Sunday, January 29, 2023

Epiphany 4-A, 2023: Happiness-making partners

 Note: Today is also our Annual Parish Meeting day. 

Lectionary: Micah 6:1-8; Psalm 15; and Matthew 5:1-12 

Are you happy? That’s a loaded question, isn’t it? My mother used to ask me that after I’d screwed something up and the answer, of course, was, “No. I’m not happy.”

Being happy is a complicated thing, yet it is something we value so much it’s secured in our Declaration of Independence as an inalienable right. True happiness is an internal state of being not dependent on external circumstances, and it encompasses contentment, peace, satisfaction, completion, connection, joy, and bliss.

In today’s reading from the prophet Micah, the people have strayed from God, and they are not happy. It seems they have forgotten who God is and what God does, so God, who is also not happy, asks them to remember… remember how I brought you out of exile … remember how I redeemed you from slavery… remember that I sent you Moses, Aaron, and Miriam to comfort and guide you… remember how I brought you safely across the Jordan into the promised land. Remember who I Am and what I do for you.

Hearing this, they do remember, and they want to reconnect because they know it is only by reconnecting with God that they will have happiness. You’re right, God, they say. How can we make this right?

This is where Micah reaches his prophetic pinnacle: God has already told you: do justice, love kindness, and walk humbly with God. Such elegant simplicity and power in that statement.

Micah teaches us that God seeks an internal conversion from us, a shift in our attitudes toward God, ourselves, and the world. The question, then, isn’t what do we do, but what do we expect God will do?

This is what Jesus is teaching in today’s gospel. The context is this: Jesus has been going around Galilee teaching, healing people, and proclaiming the good news of the kingdom. He’s become a phenom. Huge crowds were following him everywhere he went, pressing in to get from him all kinds of physical and spiritual healing, and as the gospel writer said earlier, he cured them all. (4:24)

Our story picks up here. Another crowd is closing in, so Rabbi Jesus takes his disciples apart and sits down (as Rabbis do) to teach them.

This lesson, however, isn’t what it may seem at first. Theologian and Anglican Bishop NT Wright says, “If we think of Jesus simply sitting there telling people how to behave properly we will miss what was really going on… This is an announcement (Wright says), about something that’s starting to happen… It’s good news, not good advice.” (Matthew for Everyone, Part One (Westminster John Knox Press, 2004), 36.

What is the good news Jesus is announcing in the Beatitudes? That in him, in this moment and forever more, the kingdom of God is happening on earth as well as in heaven and everything is changed as a result. Then Jesus explains how this will work and it seems upside down and inside out – until we remember who God is and what God does.

Recently, a woman came to the church to ask for help with a car repair. Her request was outrageously high, and we couldn’t come close to giving her what she needed. Some of us were put off by her audaciousness and flabbergasted when she told us that our contribution wasn’t enough and demanded we do more.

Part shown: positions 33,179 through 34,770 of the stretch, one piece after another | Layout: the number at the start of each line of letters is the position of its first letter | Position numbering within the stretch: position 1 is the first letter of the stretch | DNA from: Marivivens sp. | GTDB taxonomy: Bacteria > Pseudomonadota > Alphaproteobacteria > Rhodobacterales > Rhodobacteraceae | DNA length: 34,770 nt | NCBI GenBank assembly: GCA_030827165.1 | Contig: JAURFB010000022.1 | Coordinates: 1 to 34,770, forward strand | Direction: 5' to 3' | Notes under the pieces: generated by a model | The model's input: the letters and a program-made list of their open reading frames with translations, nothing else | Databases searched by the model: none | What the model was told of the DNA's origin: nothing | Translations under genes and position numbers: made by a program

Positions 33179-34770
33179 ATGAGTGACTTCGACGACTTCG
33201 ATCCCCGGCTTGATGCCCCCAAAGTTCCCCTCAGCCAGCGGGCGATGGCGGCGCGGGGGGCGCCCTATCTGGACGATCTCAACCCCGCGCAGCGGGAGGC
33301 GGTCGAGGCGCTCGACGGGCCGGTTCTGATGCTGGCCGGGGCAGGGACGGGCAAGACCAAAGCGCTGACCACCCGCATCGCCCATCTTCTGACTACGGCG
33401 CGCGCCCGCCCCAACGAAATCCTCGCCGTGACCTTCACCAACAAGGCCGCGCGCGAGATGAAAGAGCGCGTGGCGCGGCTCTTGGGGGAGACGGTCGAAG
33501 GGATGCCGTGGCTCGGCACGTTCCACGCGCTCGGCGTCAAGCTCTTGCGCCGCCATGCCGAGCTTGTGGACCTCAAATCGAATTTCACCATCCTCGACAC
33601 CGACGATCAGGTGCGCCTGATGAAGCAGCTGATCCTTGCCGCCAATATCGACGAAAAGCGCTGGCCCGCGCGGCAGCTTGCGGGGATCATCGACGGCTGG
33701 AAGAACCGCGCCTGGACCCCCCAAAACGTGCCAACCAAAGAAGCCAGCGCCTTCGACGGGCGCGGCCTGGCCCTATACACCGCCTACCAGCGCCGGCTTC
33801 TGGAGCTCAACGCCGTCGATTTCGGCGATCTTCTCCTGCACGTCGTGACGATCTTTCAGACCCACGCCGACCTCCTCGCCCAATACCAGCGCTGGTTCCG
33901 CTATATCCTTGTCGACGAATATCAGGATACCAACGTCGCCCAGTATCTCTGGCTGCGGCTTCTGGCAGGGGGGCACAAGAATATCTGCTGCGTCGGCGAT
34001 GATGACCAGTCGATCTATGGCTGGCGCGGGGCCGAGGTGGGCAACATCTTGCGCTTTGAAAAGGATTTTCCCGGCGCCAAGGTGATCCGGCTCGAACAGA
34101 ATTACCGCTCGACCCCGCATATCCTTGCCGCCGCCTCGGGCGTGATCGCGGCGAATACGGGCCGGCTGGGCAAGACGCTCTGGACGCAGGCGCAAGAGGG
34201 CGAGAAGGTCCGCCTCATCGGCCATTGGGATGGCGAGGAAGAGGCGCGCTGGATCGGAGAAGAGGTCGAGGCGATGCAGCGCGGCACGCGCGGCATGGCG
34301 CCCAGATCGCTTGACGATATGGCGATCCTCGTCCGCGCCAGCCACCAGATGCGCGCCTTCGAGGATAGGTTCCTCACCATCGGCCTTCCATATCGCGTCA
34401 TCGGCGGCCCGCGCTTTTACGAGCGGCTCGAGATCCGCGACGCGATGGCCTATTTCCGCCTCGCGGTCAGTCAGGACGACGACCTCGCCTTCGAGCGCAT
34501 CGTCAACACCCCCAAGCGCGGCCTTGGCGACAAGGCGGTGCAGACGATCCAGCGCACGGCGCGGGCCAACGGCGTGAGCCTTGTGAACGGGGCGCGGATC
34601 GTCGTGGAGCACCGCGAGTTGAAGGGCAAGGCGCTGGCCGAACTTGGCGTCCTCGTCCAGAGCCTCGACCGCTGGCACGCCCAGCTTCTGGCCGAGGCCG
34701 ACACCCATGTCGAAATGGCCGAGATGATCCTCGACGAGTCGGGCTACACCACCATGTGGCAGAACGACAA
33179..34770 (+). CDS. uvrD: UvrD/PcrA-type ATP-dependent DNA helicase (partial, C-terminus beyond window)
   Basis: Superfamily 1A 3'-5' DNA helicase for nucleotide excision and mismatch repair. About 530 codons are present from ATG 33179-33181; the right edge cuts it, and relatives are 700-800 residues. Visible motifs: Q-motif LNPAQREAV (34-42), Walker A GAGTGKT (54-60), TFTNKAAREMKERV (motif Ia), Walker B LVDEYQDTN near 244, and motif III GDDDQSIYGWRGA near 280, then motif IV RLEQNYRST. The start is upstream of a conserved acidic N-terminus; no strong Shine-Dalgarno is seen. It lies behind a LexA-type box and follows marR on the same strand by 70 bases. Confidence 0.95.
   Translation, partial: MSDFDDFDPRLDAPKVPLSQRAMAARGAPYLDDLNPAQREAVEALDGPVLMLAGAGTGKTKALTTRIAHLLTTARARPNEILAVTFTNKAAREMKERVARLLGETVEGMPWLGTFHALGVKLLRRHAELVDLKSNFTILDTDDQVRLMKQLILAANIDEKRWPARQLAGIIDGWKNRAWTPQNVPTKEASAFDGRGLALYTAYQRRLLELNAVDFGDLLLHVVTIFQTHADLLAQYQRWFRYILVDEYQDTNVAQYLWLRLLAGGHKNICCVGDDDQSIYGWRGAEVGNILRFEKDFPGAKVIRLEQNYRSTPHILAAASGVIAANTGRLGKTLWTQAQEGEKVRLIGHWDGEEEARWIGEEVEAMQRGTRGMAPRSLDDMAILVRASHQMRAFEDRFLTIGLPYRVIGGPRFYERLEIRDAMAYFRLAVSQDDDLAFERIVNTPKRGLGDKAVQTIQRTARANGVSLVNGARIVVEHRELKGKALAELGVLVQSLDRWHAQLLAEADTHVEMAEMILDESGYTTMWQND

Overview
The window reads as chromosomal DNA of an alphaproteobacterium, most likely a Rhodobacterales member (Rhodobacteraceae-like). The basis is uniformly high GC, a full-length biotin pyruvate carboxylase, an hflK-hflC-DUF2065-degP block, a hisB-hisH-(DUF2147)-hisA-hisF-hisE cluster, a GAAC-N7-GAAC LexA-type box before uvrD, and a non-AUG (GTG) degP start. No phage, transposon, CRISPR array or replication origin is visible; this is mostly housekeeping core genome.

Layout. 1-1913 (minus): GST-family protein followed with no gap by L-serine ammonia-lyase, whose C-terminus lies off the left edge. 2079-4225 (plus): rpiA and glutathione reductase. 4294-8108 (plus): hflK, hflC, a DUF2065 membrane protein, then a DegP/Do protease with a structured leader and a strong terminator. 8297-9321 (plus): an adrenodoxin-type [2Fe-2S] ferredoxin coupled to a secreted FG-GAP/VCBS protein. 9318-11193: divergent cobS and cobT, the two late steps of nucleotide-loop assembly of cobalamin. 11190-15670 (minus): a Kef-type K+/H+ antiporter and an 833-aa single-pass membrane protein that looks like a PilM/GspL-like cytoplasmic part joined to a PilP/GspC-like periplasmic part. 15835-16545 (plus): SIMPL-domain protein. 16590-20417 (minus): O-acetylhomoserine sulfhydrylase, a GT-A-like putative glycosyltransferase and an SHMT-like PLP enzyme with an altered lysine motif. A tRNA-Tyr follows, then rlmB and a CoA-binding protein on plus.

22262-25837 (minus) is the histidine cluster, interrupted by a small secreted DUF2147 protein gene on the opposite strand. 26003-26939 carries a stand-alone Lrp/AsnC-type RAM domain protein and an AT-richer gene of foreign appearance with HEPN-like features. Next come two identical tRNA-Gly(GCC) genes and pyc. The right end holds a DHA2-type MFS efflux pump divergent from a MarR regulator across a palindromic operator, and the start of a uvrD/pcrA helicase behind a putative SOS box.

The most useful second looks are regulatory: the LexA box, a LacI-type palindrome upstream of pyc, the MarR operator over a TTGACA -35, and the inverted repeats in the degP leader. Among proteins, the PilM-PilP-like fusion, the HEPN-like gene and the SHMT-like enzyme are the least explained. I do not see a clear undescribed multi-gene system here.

This woman was simply asking for what she needed. Rather than blame her for our inability to meet her need, we should have thanked her for her courage in asking and for demanding that we do more because that made space for God to work. The woman was able to get her car repaired because our contribution, together with her portion, along with a gift from another church made it possible.

The transformation we experienced in that example is the same one Jesus is teaching his disciples: how to perceive and connect with those who are coming up the mountain to get what they need and how to make space for God to act in every circumstance. As Henri Nouwen once said, 
“Living a spiritual life requires a change of heart. Whether we are asking for money or giving money we are drawn together by God, who is about to do a new thing through our collaboration. To be converted means to experience a deep shift in how we see and think and act.”

In our world today there is war, unrelenting gun violence across our country, growing numbers of unhoused people struggling to survive winter, hunger, and the indignities heaped on them by so many. That is the way of the world.

The Good News is that the way of God is different. God’s way is a way of happiness-making, connecting us, and bringing us contentment, peace, satisfaction, completion, joy, and bliss no matter the external circumstances.

When we walk humbly with God, seeking justice and practicing kindness, the world will push back on us and those with the power to do so may try to harm or otherwise stop us from making God’s happiness happen.

It’s OK, God says, they do that to all my prophets. Stand firm. I will bless you, care for you, and protect you - and together we will not be stopped.

After our Holy Eucharist, we will gather for our Annual Parish Meeting and steep ourselves in God’s happiness as we celebrate our life as a church devoted to God’s way. Together we will remember who God is and what God has done for us, how God has redeemed us, cared for us, and brought us to this day. And we will give thanks that God continues to choose us to be happiness-making partners in the world. Amen.

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